Director Yorgos Lanthimos’s third movie in four years, The Favourite, was released at the end of 2018. A costume drama about the reign and relationships of England’s Queen Anne, The Favourite isn’t afraid of having fun at the expense of its subjects’. Movies like The Favourite rarely allow the audience the lavish pleasure of believing that its characters were living, breathing, fallible human beings at one time or another. The Favourite is different. Its characters are cutthroat, duplicitous, and petty, and the result is worth witnessing.
Set during a war between England and France, The Favourite is about Queen Anne (Olivia Colman) and her time on the throne. The movie revolves a trio of women, however; Queen Anne and two women who compete for Anne’s affection. Abigail Hill (Emma Stone) is the daughter of a disgraced lord who lost his title and lands gambling. Undeterred by this, Abigail makes her way to the castle with her sights on regaining her ladyship once more. A servant at first, Abigail wins the Queen’s favor by preparing an herbal remedy to the Queen’s gout. This puts Abigail on near-equal footing with the Queen’s current favorite and advisor, Sarah Churchill (Rachel Weisz). An older cousin of Abigail, Sarah does not take kindly to the threat of losing her position on the court.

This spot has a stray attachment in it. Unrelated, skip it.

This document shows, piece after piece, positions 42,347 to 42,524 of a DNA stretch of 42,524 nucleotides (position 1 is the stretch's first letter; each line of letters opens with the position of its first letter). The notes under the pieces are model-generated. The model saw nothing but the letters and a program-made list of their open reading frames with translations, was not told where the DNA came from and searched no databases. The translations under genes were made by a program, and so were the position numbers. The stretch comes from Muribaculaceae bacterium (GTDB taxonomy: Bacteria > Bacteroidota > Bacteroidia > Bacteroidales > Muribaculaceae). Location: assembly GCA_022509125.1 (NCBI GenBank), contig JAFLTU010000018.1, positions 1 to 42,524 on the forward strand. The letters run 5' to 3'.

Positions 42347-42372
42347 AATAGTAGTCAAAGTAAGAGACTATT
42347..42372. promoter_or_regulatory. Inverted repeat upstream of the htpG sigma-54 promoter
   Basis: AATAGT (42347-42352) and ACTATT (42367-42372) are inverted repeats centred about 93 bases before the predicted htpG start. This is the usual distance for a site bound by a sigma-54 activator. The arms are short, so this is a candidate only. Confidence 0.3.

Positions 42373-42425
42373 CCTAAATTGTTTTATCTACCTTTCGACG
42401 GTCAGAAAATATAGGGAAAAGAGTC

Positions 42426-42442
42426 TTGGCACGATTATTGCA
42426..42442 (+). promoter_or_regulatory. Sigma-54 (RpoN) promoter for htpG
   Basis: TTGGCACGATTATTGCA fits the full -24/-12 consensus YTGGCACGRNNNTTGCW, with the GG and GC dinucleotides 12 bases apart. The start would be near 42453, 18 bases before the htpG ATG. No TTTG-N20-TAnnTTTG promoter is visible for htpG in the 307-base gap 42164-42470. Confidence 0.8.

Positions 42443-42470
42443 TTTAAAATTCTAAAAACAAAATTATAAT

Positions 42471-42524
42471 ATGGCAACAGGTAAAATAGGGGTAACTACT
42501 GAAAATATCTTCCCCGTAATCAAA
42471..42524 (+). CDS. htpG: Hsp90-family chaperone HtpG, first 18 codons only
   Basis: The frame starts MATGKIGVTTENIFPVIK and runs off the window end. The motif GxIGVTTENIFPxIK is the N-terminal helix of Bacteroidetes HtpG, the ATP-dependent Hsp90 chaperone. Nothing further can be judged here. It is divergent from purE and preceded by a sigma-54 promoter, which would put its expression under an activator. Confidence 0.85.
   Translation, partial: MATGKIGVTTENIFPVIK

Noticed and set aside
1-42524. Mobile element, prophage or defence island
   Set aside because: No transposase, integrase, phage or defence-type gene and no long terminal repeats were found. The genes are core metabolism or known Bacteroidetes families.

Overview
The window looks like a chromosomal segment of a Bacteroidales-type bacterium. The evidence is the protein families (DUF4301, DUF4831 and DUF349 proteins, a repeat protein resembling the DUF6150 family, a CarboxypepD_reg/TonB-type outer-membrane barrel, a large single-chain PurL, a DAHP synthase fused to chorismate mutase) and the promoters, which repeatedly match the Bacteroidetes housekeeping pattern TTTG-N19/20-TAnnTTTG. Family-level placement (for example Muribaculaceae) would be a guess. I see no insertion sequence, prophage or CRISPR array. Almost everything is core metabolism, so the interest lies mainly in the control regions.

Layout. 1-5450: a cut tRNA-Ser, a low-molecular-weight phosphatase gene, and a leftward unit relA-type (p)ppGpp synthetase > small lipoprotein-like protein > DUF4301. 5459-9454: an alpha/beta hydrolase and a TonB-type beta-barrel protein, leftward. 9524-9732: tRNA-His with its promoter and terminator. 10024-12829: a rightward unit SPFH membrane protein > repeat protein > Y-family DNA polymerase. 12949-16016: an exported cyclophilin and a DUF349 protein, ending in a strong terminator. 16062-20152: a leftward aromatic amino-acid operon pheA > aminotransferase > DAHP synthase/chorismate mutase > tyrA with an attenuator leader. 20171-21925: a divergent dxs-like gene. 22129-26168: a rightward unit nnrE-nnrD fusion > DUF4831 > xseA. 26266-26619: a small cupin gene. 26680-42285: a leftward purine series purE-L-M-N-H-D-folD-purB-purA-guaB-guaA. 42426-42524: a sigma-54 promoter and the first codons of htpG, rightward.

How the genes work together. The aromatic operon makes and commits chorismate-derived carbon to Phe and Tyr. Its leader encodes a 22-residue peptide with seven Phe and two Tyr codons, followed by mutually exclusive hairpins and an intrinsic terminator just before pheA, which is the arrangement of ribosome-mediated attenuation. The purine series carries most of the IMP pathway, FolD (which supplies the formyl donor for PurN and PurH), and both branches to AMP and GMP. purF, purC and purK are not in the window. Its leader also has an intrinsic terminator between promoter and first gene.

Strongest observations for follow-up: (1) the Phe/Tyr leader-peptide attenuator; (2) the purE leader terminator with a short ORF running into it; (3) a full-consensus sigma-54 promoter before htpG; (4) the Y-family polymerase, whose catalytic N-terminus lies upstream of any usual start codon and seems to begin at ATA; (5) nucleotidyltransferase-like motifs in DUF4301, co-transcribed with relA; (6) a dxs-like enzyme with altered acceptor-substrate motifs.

Coming off of 2015’s surrealist satire The Lobster and 2017’s idiosyncratic The Killing of a Sacred Deer, no director was better suited for this material than Lanthimos. His ability to find humor in the even the bleakest of situations made him an ideal fit. If you like manipulation and quiet loathing, The Favourite is for you. Writers Deborah Davis and Tony McNamara glaze over the historical details, but that’s par for the course in Hollywood. Besides, Davis and McNamara had loftier goals in mind. Facts be damned, telling a story about politics, classism, and female intrasexual competition through a comedic lens is far more impressive than teaching your contemporaries about a short period of English history.
The brilliance of the script and the actors interpreting it (especially the powerful triumvirate of Colman, Weisz, and Stone) cannot be overstated. The extreme lengths that Abigail and Sarah go to in order to impress their Queen are hysterical or intense, depending on where they occur in the movie. On top of its humor and drama, The Favourite looks great. Director of photography Robbie Ryan’s bright cinematography shows off the opulence so common in wealthy European countries in the 18th century. The costumes, a staple of period pieces, are as extravagant and absurd as ever. Come for the sights, and stay for the sounds of the shrewd script. The Favourite isn’t worth one viewing. It’s worth two.